The Gospel of Judas was revered by some ancient Gnostic Christian groups. Gnostics were one of the three main movements within early Christianity. Gnostics believe that they have secret knowledge about God, humanity and the rest of the universe of which the general population is unaware. Like the other two branches of the early Christian movement -- Jewish Christianity and Pauline Christianity -- they believed that they alone truly understood Christ's message, and that other streams of thought within Christianity had misinterpreted Jesus' mission and sayings. Gnostics were almost wiped out before the end of the 5th century CE by mainline Christianity heresy hunters and the Roman Empire. They have survived to the present day and are now experiencing a period of rapid growth in the west
An anonymous follower of one of the Gnostic faith groups wrote the Gospel of Judas circa 150 CE. Its existence was mentioned in the writings of proto-orthodox Christian authors where it was condemned as heretical. However, a manus cript, translated from the original Greek into Coptic, was only discovered in recent years. It was found in the Egyptian desert near El Minya.
The manuscript is now called the Codex Tchacos. It is 66 pages in length and contains:
The Gospel of Judas is by far the most important component of the Codex. It contains an alternate explanation of the role that Judas played among Jesus' disciples. New Testament scholar, Bart Ehrman, said that the Gospel teaches that Judas is: "...the good guy. He's the only apostle who understands Jesus. In this gospel it turns out that Judas does turn Jesus over to the authorities, but according to this gospel, this is what Jesus wanted." Some of the early Gnostic faith groups taught that Judas was the most enlightened of all of Jesus' followers. This is in stark contrast to the message of the four Gospels that made it into the official canon of the New Testament. They assert that Judas was a traitor, he betrayed Jesus for 30 pieces of silver, and that his mind was possessed and controlled by Satan.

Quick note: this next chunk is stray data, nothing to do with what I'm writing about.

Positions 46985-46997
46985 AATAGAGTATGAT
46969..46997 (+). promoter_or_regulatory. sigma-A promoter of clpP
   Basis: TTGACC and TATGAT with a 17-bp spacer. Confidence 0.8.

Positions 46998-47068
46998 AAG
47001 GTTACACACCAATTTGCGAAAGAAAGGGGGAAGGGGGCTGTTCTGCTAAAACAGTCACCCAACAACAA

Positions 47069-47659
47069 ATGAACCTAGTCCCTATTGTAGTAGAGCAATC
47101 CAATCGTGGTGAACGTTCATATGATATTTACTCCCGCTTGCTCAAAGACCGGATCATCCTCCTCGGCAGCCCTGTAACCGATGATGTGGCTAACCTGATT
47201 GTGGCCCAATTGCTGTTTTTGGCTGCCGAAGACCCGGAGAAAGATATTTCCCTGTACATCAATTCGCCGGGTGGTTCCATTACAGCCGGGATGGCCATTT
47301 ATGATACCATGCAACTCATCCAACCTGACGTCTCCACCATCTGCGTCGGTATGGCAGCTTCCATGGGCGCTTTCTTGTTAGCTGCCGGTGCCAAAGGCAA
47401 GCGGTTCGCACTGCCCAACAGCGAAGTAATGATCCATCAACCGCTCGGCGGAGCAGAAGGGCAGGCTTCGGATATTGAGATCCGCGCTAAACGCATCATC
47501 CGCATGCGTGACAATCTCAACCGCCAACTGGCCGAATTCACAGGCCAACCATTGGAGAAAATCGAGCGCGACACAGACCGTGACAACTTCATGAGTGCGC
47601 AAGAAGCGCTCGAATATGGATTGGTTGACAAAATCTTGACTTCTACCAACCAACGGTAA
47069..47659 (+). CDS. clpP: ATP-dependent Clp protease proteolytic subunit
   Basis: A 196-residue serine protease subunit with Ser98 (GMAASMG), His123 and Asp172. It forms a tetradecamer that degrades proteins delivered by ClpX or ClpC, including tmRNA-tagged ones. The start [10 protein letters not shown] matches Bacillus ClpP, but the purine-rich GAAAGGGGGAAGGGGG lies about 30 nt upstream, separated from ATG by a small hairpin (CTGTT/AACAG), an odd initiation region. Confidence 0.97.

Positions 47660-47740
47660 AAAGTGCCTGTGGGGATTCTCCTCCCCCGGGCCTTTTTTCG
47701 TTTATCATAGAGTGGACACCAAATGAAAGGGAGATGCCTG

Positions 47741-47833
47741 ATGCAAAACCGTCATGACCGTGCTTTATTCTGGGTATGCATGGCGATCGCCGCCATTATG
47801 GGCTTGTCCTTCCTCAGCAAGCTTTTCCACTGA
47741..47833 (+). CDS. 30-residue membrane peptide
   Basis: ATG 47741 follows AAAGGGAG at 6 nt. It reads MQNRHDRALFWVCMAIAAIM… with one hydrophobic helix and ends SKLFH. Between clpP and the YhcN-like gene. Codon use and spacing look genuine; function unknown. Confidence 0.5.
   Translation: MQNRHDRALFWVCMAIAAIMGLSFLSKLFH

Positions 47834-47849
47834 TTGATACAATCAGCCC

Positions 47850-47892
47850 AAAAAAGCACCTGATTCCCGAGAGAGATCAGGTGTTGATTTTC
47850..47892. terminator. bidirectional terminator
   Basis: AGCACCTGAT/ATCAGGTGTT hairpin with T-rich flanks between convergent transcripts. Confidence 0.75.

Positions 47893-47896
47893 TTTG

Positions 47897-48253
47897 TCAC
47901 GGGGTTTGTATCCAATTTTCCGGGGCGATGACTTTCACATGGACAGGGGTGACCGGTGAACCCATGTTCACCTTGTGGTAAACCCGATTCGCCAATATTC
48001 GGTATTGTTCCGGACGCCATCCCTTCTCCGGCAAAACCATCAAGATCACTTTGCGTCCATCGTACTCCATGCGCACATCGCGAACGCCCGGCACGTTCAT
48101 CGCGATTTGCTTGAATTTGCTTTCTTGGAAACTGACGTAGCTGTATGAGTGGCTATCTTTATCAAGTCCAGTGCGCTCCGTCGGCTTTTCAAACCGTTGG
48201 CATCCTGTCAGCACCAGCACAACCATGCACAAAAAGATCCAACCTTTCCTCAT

In a massive coordinated advertising campaign, news of the Gospel of Judas became widespread among the public in early 2006-April. At least three books on the Gospel were officially released on APR-06 or 07. A National Geographic Channel TV special was aired on APR-09 and APR-27.
Evangelical Christians, and others who believe in the inspiration and inerrancy of the Bible will probably have little interest in this gospel. They may be aware that there were many dozens of gospels circulating within the early Christian movement of which only four were found to be legitimate, inspired by God and inerrant. These are the canonical gospels: Mark, Matthew, Luke and John. However, they might be faced with comments about this gospel when evangelizing. It might help them to be acquainted with its text.
Liberal Christians will probably have a great deal of interest in the gospel. It demonstrates the wide diversity of beliefs held by the various groups within the very diverse early Christian movement.
Topics covered in this section:
Books about the Gospel of Judas:
We recommend three books:
A search of the Amazon.com data base returns links for these three books and others. If you see a generic Amazon ad here, please click on your browser's refresh icon.
Note: Simon Mawer's book "The Gospel of Judas" is a novel and is not directly related to the actual Gospel of Judas.
Copyright © 2006 by Ontario Consultants on Religious